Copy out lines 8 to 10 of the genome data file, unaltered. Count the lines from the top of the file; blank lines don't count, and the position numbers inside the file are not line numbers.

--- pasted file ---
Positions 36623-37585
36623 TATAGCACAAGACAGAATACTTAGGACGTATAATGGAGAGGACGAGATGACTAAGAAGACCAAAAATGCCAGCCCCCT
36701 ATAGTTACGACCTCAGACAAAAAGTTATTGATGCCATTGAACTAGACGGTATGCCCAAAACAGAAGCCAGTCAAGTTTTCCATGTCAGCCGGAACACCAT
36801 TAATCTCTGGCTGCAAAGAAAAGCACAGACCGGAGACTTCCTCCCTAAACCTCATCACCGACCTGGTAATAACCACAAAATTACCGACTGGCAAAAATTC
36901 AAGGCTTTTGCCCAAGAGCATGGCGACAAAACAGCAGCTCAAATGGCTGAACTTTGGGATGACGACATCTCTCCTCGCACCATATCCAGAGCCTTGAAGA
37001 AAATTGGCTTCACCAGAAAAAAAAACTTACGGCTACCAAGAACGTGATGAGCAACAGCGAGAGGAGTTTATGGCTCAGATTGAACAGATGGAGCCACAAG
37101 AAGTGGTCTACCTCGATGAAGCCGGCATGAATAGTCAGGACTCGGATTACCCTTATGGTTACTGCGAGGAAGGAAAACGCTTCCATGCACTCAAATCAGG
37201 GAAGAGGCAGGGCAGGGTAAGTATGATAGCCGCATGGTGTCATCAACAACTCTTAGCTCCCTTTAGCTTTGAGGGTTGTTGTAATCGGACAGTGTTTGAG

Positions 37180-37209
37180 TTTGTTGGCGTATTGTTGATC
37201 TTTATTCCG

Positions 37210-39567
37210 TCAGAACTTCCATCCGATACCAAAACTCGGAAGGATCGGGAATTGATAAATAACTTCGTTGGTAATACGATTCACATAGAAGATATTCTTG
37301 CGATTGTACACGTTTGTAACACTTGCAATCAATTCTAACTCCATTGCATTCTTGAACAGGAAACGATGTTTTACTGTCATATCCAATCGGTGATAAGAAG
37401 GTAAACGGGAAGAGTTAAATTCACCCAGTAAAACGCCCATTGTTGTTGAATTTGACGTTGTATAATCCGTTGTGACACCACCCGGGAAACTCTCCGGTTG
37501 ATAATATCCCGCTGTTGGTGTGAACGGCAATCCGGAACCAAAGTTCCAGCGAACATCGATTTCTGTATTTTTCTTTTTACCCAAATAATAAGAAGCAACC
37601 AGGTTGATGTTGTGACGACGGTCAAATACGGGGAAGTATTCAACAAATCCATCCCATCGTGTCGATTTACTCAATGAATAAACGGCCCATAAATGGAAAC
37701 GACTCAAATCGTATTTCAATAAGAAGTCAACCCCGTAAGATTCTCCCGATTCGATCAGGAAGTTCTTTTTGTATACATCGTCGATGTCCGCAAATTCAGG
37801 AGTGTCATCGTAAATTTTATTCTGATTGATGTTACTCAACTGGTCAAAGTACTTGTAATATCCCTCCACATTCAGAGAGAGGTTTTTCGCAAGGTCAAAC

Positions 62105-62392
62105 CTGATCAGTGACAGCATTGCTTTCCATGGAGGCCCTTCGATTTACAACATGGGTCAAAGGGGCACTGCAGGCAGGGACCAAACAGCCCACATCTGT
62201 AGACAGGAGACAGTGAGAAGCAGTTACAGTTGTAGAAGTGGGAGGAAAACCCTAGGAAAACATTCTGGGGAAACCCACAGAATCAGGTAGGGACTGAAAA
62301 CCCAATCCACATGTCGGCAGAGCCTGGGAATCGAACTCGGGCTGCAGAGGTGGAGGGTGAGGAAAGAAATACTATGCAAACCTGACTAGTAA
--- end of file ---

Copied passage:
37201 GAAGAGGCAGGGCAGGGTAAGTATGATAGCCGCATGGTGTCATCAACAACTCTTAGCTCCCTTTAGCTTTGAGGGTTGTTGTAATCGGACAGTGTTTGAG

Positions 37180-37209
37180 TTTGTTGGCGTATTGTTGATC